A company should gradually evolve and strive for incremental, small improvements as it learns more about its customers, processes, and competition. This concept of continuous improvement helps a company adapt to changing market expectations. It allows for greater adaptability to different products, markets, customers, or regions. Continuous improvement also drives and widens the competitive advantage that a company has built over related companies.
Adherence to Processes
TQM’s systematic approach relies heavily on process flowcharts, TQM diagrams, visual action plans, and documented workflows. Every member engaged in the process must be aware and educated on their part of the process to ensure proper steps are taken at the right time of production. These processes are then continually analyzed to better understand deficiencies in the process.
Strategic and Systematic Approach
A company’s processes and procedures should be a direct reflection of the organization’s vision, mission, and long-term plan. TQM calls for a system approach to decision making that requires that a company dedicate itself to integrating quality as its core component and making the appropriate financial investments to make that happen.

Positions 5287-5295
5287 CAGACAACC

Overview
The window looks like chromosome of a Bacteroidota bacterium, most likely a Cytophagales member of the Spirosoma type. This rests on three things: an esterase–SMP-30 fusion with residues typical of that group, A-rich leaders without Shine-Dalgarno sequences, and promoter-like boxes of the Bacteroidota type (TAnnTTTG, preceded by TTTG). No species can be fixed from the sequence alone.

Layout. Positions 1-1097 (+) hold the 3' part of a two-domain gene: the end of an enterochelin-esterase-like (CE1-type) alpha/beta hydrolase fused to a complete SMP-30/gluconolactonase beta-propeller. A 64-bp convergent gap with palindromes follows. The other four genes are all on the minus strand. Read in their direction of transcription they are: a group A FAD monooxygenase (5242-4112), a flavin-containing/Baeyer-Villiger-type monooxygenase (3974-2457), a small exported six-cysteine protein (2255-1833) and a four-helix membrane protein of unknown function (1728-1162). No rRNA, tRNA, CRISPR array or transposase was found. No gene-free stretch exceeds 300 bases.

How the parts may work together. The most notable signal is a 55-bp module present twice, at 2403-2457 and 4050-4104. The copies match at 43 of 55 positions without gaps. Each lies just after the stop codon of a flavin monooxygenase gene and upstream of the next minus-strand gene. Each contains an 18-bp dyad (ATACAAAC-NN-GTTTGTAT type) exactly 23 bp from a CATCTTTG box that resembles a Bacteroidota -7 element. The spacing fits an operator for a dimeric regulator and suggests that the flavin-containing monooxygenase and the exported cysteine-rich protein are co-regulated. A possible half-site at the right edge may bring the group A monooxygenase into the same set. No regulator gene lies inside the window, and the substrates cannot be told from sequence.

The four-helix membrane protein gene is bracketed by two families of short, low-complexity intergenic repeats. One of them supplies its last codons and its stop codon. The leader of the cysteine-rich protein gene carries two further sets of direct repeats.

The systematic approach of TQM only works if feedback and input is given to evaluate how the process flow is moving. Management must continually rely on production, turnover, efficiency, and employee metrics to correlate the anticipated outcomes with the actual results. TQM relies heavily on documentation and planning, and only by utilizing and analyzing data can management understand if those plans are being met.